USGS Finds No Water Pollution from Arkansas Fracking

Published October 17, 2011

The U.S. Geological Survey reports no signs of pollution in 71 water wells tested near hydraulic fracturing natural gas production sites in Van Buren County, Arkansas. The tests were conducted after local residents expressed fears that hydraulic fracturing – otherwise known as fracking – might be polluting local groundwater.

The U.S. Geological Survey collected water samples from the 71 wells and sent them to Duke University for comprehensive chemical testing. The samples were collected in July, with the U.S. Geological Survey announcing the results October 12. 

“The short of the story is we didn’t find any indication of impacts of the shale gas,” said U.S. Geological Survey water quality specialist Tim Kresse. 

Kresse explained that testing focused on chloride levels, which would be elevated in water samples if fracking fluids were interacting with the water.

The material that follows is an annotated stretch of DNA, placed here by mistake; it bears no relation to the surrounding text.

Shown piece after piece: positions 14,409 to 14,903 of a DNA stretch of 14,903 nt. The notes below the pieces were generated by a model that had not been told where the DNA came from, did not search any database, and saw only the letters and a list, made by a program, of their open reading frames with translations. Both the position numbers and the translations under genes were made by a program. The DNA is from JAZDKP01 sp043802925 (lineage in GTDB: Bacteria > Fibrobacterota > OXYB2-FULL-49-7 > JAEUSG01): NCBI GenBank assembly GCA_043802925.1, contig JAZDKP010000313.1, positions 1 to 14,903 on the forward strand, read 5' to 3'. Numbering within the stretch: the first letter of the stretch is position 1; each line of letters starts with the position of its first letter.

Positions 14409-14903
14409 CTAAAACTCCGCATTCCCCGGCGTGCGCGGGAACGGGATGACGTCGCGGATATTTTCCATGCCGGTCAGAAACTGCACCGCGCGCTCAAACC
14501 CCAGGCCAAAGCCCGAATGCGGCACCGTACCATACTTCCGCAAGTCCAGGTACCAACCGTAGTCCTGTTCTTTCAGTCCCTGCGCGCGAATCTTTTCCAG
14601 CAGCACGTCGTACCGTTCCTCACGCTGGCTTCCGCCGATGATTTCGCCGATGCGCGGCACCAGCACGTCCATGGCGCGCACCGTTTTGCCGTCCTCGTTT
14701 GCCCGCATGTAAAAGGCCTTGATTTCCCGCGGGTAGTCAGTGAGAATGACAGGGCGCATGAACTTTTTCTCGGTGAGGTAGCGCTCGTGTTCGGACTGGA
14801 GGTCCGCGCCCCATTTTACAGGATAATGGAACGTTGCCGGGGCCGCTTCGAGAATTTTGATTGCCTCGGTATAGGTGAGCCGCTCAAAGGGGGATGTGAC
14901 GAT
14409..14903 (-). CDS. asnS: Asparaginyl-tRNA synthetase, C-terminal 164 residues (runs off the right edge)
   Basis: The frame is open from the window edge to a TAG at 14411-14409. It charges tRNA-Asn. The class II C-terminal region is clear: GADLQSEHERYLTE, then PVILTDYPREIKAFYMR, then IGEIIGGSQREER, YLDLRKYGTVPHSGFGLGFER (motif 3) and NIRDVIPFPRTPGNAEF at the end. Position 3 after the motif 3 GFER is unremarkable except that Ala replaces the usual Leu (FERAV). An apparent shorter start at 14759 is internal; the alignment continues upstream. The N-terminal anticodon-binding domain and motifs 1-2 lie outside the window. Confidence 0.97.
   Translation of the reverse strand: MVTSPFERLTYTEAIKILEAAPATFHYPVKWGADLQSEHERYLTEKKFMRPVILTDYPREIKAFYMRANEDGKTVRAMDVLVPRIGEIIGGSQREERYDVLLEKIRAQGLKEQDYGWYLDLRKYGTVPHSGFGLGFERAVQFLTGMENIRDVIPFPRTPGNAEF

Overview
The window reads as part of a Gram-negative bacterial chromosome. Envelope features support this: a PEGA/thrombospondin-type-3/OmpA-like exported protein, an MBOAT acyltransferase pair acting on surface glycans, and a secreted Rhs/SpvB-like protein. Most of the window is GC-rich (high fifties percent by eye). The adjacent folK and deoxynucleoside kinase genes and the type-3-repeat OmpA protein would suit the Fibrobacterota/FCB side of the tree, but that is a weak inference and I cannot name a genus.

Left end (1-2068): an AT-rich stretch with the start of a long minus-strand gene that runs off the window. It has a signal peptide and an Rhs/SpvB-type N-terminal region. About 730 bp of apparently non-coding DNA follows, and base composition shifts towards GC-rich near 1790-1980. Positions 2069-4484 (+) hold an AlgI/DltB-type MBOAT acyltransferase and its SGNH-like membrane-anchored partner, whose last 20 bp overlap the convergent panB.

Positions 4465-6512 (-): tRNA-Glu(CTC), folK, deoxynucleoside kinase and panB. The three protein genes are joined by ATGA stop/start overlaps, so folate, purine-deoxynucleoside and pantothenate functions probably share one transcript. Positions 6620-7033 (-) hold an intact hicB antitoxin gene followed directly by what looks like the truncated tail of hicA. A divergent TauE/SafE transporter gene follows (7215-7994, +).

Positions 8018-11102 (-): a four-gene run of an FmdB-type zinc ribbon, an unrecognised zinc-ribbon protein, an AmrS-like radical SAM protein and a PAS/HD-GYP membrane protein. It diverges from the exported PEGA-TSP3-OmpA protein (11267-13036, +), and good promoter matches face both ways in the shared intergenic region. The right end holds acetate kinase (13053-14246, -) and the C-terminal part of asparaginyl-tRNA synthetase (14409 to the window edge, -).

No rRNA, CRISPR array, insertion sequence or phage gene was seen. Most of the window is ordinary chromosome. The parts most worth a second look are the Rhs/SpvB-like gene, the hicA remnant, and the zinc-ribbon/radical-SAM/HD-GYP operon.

“There’s one parameter that’s very important for me as kind of a tracer for any kind of potential kind of contamination and that’s chloride,” Kresse observed.

Comparing current chloride levels to historical upper-range chloride levels, Kresse reported current chloride levels “didn’t have anything near historical values, much less anything that would alert me to problems.”

Kresse noted the U.S. Geological Survey also had the water tested for methane, with testing showing no sign of methane pollution either.

“Overall, the water quality was good and I was happy with the results,” Kresse reported.

The U.S. Geological Survey will continue testing water in other Arkansas counties. The Geological Survey reports water testing in Van Buren County cost approximately $84,000.